Written by Steven M. Cohen
The New York Post and The Wall Street Journal have a common ownership and share a nearly identical conservative philosophy, but the similarities stop there. The Journal has, over time, expanded beyond its financial news coverage franchise into more general interest reporting, while the Post has consistently adhered to a rather, shall we say, energetic style of conveying every conceivable kind of story. But last weekend both papers simultaneously came to the same conclusion observed in these columns weeks ago: the stock market moves inversely to Barack Obama's approval ratings.
Post columnist Terry Keenan placed this phenomenon in a broader context, noting that "[h]istory shows that when the approval rating for a US president dips below the magical 50 percent mark, it is also typically the time to buy." Her conclusion: "Let the Obama rally begin!"
The Journal editorial writers cited the president's current healthcare difficulties to explain the approval rating/market direction relationship. "Political uncertainty also continues to hang over risk-takers," the Journal observed "and on that point it has been fascinating to see the latest Wall Street rally coincide with the political troubles of ObamaCare. If it collapses, we might see Dow 10,000."
Even daily stock trading vividly reflects this same pattern. The sharp, cliff-like lines on an intraday chart often coincide with the ubiquitous Obama pronouncements and press conferences. Most interesting is actually watching one of these events in real-time, with one eye on the television and the other on the tape. The averages sink with practically each utterance, their descent arrested only when the president mercifully finishes up.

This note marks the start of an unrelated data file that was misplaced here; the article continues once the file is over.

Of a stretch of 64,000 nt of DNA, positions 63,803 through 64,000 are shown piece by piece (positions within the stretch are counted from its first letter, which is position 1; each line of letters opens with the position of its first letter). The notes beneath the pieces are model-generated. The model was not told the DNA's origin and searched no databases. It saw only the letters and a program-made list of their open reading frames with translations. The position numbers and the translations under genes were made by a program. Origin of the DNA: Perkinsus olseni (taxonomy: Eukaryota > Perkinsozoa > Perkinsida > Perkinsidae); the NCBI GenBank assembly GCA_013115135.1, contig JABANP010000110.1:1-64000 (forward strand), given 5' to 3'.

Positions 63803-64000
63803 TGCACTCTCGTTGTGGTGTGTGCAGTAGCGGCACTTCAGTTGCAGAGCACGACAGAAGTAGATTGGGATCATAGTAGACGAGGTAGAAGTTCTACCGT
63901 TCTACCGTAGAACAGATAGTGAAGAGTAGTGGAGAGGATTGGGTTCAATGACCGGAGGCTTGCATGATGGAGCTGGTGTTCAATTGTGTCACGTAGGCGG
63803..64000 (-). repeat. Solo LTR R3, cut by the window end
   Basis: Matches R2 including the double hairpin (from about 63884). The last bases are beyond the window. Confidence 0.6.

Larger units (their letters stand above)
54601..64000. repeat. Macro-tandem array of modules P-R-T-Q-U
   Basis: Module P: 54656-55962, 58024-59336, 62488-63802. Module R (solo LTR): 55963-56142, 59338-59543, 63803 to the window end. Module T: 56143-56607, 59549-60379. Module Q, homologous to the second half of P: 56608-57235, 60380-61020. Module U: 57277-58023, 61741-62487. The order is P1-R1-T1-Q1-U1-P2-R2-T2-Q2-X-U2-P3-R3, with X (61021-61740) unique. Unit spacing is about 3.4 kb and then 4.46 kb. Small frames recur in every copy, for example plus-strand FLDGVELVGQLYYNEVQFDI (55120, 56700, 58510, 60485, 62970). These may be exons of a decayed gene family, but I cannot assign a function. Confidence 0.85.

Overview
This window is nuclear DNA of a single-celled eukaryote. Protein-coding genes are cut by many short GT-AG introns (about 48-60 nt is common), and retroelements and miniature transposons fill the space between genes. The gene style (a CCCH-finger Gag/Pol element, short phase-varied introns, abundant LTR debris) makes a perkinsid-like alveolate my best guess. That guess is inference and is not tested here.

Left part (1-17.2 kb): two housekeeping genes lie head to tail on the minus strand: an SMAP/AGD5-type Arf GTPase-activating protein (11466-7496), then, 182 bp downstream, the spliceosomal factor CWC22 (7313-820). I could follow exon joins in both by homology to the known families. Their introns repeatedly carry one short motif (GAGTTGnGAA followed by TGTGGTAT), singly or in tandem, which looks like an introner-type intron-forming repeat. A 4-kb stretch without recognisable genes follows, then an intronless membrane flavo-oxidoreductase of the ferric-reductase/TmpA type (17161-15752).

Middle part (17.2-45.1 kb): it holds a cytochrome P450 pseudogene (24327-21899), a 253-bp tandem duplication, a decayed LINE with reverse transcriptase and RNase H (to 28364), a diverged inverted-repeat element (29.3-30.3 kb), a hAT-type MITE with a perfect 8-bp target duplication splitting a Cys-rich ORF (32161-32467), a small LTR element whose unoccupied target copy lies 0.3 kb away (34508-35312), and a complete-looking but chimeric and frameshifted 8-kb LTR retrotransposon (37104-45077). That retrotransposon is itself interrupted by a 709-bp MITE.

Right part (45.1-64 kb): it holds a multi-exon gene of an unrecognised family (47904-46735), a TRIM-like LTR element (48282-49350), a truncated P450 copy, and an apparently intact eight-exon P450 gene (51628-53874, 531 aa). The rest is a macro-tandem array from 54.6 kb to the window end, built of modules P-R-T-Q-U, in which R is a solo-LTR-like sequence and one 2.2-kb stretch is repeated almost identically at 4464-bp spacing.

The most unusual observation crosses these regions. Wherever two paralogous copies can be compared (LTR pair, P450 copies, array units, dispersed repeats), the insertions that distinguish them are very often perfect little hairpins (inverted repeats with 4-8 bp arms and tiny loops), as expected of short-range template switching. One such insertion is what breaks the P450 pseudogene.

As the newspapers observed, the opposite occurs as the result of each new poll is revealed. Whether it's Gallup, Pew Research, Quinnipiac, WSJ/NBC, New York Times/CBS or any other major pollster, whether the subject is stimulus packages, healthcare, industry nationalization, or Obama's performance in general, as the president's numbers slip, the markets forge ahead, even in the absence of economic data that would suggest even the early stages of a robust, durable recovery. With Obama's overall approval rating hovering around 50%, the stock market could be on the cusp of its next leg up.
Team Obama reportedly paid plenty of attention to poll results and focus groups in tailoring its message during the campaign (pledges such as 'you can keep your own health coverage if you like it' and 'your taxes won't go up one dime if you earn less than $250,000.' Remember those?). Now, the administration and its congressional minions appear to be in a deep state of denial about the most recent polls or, alternatively, respond by challenging the legitimacy of their results.